What do Israelis think of the Bible?
Keyword: Jewish festivals
Judaism is a religion with a strong festival culture. Many of the Jewish festivals were originally pastoral and peasant festivals that were later dedicated to the solemn remembrance of God's saving deeds in history. They return over the course of the year.
(1) The Passover festival (Pesach) commemorates the liberation of Israel from slavery in Egypt. In biblical times, families sacrificed a lamb on the eve of this feast. Since the reform under King Josiah, this was only allowed to happen in Jerusalem. At the beginning of the family celebration, the story of the move-out is told. The meals of the Passover meal all remind of a detail of the event at that time (Exodus / Exodus 12). The festival is celebrated in March / April (for more information see Passover).
(2) The festival of unleavened bread (mazzot) follows immediately after the Passover. It is reminiscent of the time of the desert wandering of the people of Israel: Just as the Israelites only had unleavened bread when they left Egypt, since they had no time to bake sourdough bread, so too the Jews only eat unleavened bread during this festival week.
(3) The second big annual festival is the weekly or Pentecost festival (Shavuot), which celebrates the end of the wheat harvest. It begins 50 days after the first fruits are harvested and is a thank you for God's blessing on the fields and meadows. It later became the commemoration of the proclamation of the law on Sinai. The festival is celebrated in May / June.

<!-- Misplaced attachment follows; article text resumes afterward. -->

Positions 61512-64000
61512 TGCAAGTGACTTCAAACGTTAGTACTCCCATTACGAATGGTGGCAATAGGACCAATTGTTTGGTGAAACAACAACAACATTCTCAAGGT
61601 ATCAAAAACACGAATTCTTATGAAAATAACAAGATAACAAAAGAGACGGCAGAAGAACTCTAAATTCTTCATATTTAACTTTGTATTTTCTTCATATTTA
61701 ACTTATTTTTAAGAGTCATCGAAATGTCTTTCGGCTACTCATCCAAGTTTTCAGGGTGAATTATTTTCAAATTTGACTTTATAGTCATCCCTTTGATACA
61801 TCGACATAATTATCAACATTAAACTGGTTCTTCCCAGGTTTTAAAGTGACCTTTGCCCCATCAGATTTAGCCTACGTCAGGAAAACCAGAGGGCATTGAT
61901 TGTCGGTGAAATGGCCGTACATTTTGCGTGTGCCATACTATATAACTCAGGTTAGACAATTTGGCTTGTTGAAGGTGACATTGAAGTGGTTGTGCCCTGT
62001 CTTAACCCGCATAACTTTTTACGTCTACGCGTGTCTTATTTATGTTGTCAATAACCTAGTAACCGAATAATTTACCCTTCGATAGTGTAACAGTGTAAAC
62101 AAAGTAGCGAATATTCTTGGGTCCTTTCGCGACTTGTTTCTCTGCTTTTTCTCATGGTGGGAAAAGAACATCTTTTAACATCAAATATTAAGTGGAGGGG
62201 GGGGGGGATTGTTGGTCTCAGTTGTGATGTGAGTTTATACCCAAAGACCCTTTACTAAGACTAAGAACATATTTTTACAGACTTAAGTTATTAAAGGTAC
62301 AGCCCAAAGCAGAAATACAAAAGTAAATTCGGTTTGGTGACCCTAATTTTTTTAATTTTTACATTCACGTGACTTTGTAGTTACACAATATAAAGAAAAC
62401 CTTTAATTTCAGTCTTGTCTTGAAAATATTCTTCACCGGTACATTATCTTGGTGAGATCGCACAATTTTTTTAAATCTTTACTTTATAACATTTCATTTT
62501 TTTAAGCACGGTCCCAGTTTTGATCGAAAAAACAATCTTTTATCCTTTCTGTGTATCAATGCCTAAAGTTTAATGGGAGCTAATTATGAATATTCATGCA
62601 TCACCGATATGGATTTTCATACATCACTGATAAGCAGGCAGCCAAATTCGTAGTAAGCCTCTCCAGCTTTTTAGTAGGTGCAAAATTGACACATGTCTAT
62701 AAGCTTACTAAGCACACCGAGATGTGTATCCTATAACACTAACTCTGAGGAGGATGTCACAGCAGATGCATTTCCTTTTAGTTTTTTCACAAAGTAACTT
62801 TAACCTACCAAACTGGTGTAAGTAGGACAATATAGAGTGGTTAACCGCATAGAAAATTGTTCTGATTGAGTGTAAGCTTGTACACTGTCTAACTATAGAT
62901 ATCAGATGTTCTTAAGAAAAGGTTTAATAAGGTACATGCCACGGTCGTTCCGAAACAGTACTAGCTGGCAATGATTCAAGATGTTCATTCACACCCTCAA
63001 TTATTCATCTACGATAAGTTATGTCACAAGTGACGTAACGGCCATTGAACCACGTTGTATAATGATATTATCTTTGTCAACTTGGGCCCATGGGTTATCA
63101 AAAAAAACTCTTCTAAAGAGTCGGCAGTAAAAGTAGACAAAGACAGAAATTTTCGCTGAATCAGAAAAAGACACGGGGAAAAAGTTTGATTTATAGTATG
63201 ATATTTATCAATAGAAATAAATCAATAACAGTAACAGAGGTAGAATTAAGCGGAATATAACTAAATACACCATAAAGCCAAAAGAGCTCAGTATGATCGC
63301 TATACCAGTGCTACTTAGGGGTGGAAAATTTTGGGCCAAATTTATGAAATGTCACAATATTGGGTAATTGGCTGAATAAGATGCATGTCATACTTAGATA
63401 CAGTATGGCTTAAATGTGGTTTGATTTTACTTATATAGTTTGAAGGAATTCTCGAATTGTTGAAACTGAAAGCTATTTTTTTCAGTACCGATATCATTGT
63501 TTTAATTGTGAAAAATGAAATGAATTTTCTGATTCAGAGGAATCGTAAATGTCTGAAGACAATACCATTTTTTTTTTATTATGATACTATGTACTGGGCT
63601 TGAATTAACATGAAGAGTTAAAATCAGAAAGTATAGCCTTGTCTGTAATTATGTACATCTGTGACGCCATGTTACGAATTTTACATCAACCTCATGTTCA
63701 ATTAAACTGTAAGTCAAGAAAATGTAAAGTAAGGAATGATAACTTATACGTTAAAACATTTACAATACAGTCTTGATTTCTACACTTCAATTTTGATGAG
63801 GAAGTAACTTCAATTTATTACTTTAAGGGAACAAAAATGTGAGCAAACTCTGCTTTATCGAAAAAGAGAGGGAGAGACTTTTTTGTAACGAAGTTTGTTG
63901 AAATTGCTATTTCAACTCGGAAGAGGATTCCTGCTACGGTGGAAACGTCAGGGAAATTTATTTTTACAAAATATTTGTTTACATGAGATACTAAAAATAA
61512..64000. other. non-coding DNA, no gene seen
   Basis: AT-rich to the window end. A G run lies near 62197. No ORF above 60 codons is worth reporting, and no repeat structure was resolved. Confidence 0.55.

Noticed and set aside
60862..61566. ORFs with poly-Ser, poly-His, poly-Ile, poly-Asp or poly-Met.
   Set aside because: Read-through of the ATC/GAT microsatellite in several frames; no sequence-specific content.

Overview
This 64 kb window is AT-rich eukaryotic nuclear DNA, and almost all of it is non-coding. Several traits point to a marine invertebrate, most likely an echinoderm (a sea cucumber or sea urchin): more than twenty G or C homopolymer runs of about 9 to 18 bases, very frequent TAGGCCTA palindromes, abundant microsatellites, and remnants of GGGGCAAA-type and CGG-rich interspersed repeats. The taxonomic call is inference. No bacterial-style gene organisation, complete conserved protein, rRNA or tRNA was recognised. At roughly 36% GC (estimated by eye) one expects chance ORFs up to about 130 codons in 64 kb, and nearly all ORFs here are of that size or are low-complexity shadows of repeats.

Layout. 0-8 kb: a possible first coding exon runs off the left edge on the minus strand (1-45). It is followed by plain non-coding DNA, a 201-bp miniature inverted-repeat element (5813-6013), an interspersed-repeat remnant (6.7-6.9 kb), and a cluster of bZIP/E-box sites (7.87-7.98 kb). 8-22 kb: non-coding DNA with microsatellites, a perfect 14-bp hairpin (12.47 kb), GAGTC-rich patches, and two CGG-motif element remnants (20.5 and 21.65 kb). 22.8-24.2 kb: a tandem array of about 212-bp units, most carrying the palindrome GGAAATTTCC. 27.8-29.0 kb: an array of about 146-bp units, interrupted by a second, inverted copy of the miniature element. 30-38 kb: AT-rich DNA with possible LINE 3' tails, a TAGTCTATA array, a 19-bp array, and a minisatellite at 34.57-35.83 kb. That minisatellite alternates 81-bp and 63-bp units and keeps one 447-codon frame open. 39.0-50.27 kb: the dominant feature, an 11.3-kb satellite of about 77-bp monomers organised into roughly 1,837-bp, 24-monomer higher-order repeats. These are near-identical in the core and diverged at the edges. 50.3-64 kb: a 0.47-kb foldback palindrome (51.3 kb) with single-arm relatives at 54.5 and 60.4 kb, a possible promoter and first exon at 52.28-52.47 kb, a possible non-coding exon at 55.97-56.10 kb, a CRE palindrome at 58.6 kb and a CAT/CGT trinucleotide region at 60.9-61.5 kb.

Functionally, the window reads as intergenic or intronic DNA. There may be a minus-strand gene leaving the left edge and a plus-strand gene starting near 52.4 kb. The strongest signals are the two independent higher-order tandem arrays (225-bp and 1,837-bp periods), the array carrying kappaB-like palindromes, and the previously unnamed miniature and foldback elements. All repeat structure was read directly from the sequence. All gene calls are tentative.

(4) The final harvest festival in the course of the year is the Feast of Tabernacles (Sukkot) at the time of the grape harvest in autumn. It was celebrated with a pilgrimage to Jerusalem. During this festival week, people lived in small huts, which is probably what they originally lived in the vineyards at the time of the grape harvest. Later this festival commemorated the devotion of God to the people of Israel during the time of the desert migration. The Feast of Tabernacles is celebrated in September / October.
(5) The Day of Atonement (Yom Kippur, five days before the Feast of Tabernacles) is one of the highest Jewish holidays to this day. Nobody should work on him, because all the people confess their guilt before God and ask for forgiveness. Only on this day did the chief priest enter the holy of holies in the temple and to atone for his guilt sprinkled the altar with the blood of a sacrificial animal. In addition, a billy goat was symbolically loaded with the sins of Israel (scapegoat) and driven into the desert to carry away the guilt.
(6) The New Year festival (Rosh Hashanah) commemorates the creation of the world by God and is celebrated in September / October when the Jewish year begins in autumn.
(7) The Festival of Lights (Hanukkah) celebrates the victory of Judas Maccabeus over the Syrian occupying power and the rededication of the temple in 165 BC. It lasts eight days. According to a Jewish legend, a small amount of oil that the Jews found in the temple was enough for this period of time. Every day another light is lit on an eight-armed chandelier, an extra light is used to light the others. The festival of lights is celebrated in November / December.
(8) The Purim festival commemorates the rescue of the people by Esther (Esther 9) and is celebrated in February / March.
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